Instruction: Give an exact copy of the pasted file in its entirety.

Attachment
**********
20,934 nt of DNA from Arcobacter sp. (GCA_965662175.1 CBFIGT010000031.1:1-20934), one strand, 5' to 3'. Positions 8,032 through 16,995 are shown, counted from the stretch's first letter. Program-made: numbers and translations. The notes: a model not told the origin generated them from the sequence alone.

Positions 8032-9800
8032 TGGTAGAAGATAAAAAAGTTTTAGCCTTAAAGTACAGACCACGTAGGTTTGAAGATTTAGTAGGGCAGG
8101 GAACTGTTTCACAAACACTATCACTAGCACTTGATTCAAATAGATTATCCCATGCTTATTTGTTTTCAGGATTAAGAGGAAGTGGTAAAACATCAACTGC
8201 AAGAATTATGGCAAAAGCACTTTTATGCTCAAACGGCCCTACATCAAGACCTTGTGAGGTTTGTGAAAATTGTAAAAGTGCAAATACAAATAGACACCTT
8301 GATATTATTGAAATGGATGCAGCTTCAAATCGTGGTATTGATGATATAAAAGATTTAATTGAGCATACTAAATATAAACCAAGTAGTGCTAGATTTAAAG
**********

20,934 nt of DNA from Arcobacter sp. (GCA_965662175.1 CBFIGT010000031.1:1-20934), one strand, 5' to 3'. Positions 8,032 through 16,995 are shown, counted from the stretch's first letter. Program-made: numbers and translations. The notes: a model not told the origin generated them from the sequence alone.

Positions 8032-9800
8032 TGGTAGAAGATAAAAAAGTTTTAGCCTTAAAGTACAGACCACGTAGGTTTGAAGATTTAGTAGGGCAGG
8101 GAACTGTTTCACAAACACTATCACTAGCACTTGATTCAAATAGATTATCCCATGCTTATTTGTTTTCAGGATTAAGAGGAAGTGGTAAAACATCAACTGC
8201 AAGAATTATGGCAAAAGCACTTTTATGCTCAAACGGCCCTACATCAAGACCTTGTGAGGTTTGTGAAAATTGTAAAAGTGCAAATACAAATAGACACCTT
8301 GATATTATTGAAATGGATGCAGCTTCAAATCGTGGTATTGATGATATAAAAGATTTAATTGAGCATACTAAATATAAACCAAGTAGTGCTAGATTTAAAG